The doll should have been left on that shelf, perhaps!
    I now issue that trigger alarm of smell a bit belatedly. Possibly too late now to warn you against reading this shocking story at all. All pink pink pink, then brown. As many of us travel to become eventually. Then melded brown to an ashy white make-up. In TASTE ME this morning earlier above, all our colours explicitly turned to grey.


    “In short, he was a man who had treated his life with respect, and life had paid him back with interest.”

    Yet Edwyn’s earlier interest in or from creative writing had not accumulated. He had married a wife who would have been rather more impressed with him if she had known that he once had a novel published before she met him. In truth, through his eyes, we learn that this novel had had indifferent reviews, and he had fallen out of love with it. No spice in it, I suspect, although the text itself does not actually tell me this. He also now thinks he was not a good writer. He had almost forgotten all about it. It seems appropriate that I mentioned yesterday, above, about the reader as wormy homunculus literally being inside the author’s head. Edwyn becomes equivalently obsessed, during his routine train commute home, with his own rare reader, with it gradually dawning on him, that the man sitting opposite in the carriage is reading Edwyn’s own very novel! What is going on in the reader’s own head as he reads it? Edwyn follows the reader surreptitiously to a cafe where the reader continues reading it — and if I carry on giving you the detailed audit trail of this story, it would spoil it. It is pure unadulterated Shearman, at his best, I find, and I will mention that the cafe tea, like Proust’s, does end up having a taste to it. And when this book’s earlier strong tongue motif is re-introduced, we do infer that the soluble text indeed has no ‘spice’ to taste at all, but it has plenty of soggy blankness potential. The book also has a “dusk jacket”, an expression that somehow seems appropriate to the cafe ambiance. Although that is probably a typo. The ending, meanwhile, is defiantly and counterintuitively uplifting. A lesson for all writers to help themselves optimise their arduous, often self-parroting, endeavours. The good wife still patiently waiting at home, I hope.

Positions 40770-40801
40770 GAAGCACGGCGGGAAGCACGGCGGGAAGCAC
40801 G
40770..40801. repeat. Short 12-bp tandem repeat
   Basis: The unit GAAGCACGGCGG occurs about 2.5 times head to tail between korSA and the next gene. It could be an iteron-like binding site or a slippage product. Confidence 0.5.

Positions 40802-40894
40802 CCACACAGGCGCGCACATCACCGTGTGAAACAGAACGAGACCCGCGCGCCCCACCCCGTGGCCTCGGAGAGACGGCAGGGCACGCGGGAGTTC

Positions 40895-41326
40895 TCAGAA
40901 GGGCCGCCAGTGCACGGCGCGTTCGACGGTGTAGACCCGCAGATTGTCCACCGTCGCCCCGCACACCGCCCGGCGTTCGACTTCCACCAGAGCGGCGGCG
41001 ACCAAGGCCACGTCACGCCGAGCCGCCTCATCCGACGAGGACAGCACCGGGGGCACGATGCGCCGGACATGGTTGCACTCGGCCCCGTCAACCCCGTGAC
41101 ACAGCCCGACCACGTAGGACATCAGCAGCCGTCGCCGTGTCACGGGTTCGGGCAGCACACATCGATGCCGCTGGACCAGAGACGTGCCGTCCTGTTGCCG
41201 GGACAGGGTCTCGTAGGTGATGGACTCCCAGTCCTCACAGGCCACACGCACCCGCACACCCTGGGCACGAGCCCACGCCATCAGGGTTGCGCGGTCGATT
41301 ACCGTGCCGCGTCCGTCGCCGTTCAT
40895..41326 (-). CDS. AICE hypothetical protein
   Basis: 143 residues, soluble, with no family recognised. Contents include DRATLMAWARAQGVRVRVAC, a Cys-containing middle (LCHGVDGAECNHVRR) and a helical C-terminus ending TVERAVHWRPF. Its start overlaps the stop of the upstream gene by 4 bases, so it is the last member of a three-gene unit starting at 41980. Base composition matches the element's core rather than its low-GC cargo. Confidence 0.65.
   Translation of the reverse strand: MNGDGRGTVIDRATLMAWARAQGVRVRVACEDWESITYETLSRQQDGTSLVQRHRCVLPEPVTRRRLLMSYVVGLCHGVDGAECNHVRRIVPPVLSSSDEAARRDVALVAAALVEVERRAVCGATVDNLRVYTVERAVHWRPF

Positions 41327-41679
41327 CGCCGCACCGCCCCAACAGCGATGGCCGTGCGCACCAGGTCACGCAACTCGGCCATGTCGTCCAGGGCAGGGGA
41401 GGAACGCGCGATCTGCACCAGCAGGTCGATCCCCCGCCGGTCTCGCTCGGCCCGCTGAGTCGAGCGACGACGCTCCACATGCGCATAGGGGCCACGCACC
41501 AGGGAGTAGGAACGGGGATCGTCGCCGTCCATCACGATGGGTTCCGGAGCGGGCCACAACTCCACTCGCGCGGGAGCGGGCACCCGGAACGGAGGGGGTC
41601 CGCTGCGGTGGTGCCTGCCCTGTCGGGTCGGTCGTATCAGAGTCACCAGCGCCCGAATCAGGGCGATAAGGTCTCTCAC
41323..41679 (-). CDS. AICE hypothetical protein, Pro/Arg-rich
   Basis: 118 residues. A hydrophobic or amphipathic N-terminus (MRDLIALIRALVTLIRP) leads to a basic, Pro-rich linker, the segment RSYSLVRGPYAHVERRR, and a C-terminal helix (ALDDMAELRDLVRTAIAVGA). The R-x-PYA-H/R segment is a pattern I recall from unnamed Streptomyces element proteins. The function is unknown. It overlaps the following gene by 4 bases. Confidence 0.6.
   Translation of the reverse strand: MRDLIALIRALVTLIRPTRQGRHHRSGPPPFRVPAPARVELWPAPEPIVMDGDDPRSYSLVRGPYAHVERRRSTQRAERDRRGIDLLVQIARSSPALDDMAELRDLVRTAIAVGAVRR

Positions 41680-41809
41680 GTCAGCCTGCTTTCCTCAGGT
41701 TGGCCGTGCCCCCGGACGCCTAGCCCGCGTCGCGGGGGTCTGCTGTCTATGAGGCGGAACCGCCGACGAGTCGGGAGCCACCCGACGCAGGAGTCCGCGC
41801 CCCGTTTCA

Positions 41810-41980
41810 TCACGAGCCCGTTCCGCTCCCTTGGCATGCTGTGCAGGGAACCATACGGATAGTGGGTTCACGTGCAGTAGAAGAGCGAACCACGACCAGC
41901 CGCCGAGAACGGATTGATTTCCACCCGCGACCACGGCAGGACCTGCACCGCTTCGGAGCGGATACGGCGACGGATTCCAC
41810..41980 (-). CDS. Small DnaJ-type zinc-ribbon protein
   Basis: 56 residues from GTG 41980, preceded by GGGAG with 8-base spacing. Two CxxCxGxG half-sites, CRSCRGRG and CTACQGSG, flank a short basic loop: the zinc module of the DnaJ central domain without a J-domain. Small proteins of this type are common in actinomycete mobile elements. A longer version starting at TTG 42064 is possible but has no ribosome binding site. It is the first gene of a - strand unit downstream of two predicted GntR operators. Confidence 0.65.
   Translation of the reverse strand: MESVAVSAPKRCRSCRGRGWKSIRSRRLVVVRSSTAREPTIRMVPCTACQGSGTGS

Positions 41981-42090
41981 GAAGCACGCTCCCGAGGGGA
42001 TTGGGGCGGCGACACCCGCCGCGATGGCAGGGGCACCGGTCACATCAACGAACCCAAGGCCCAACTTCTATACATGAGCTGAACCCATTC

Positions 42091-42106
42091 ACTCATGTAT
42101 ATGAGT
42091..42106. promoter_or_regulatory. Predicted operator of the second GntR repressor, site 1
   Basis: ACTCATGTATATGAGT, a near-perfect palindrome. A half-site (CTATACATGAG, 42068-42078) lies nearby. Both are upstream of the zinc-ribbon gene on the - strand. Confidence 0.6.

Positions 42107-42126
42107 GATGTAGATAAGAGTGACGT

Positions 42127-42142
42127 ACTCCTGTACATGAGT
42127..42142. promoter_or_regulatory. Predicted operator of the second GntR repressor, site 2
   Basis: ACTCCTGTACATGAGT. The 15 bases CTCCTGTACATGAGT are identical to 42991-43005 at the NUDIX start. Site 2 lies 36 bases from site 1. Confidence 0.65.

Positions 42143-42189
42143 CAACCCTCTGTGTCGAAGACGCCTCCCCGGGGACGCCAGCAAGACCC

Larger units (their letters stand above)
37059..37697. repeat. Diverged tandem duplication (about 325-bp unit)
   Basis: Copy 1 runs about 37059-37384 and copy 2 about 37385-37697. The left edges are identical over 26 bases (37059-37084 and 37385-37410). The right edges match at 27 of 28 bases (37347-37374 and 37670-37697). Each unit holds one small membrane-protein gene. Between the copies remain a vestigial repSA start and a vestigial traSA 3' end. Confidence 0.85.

13. “Having bitten his lordship in the thumb and sung part of a sea-chanty, it fell to the bottom of the cage…”
    from “Right Ho, Jeeves” by P.G. Wodehouse


    “You’re not cheating on them, you know. You’re only tasting.”

    When I first read this story, it blew me away. It still does. But a lot of Shearman stories have blown me away since then, so it sinks back further into the overall Shearman treasure trove, as I once also said about the (William) Trevor’s trove of stories and a particular story I had read before reading most of his canon. And this story has strengthened and strengthened in the context of this massive three-volume literary circle-jerk … with a tongue’s fitting like a glove … and fathers and sons … and horrors and/or absurdisms to help fathom the workings of life … and much more.
    I refer you to the link in the sub-comment below for my previous review of this great story. Until I look at it again, I can’t remember what I then said about it. I hope it does not have any spoilers…

  14. …straight on to Tom Thumb? No, but, Tom is here seen at one point “sucking on his thumb.”


    “…and you see it it isn’t a toy car at all. It’s a hairbrush.”

    Not a weapon, but a hair-drier. This story of three versions of Tom in your attic seems to encapsulate much of this book as well as of your personal traumatic experience while reading it. As seemed to happen with my previous religiously daily lockdown book review (The Dark Nest by Sue Harper). Here, you are Rachel Taylor, sometimes just in your undies. And there is indeed potential spice in this story, despite you once calling it platonic love. Young Tom, Inbetween Tom and Old Tom playing in your attic. Whether ghosts or real, whether memories or autonomous thoughts, you keep your powder dry. And this is about you, and your pillow. Your teeth. Stroking your chin, that, for me, still remains numb but tingly tender. Making trauma ‘melt away’, hopefully, before the “gums fall out”. And the Tooth Fairy’s “treasure trove”. Even about your tongue. And Mummerset is the name of the main character in ‘Weirdtongue.’
    Another wonderful story, one that truly “accommodates” me. And, in different ways, accommodates you, too, for all I know.

    “You haven’t been outside for a while, the people come and deliver all of the shopping you need,…”


    “His lack of pets was a good thing.”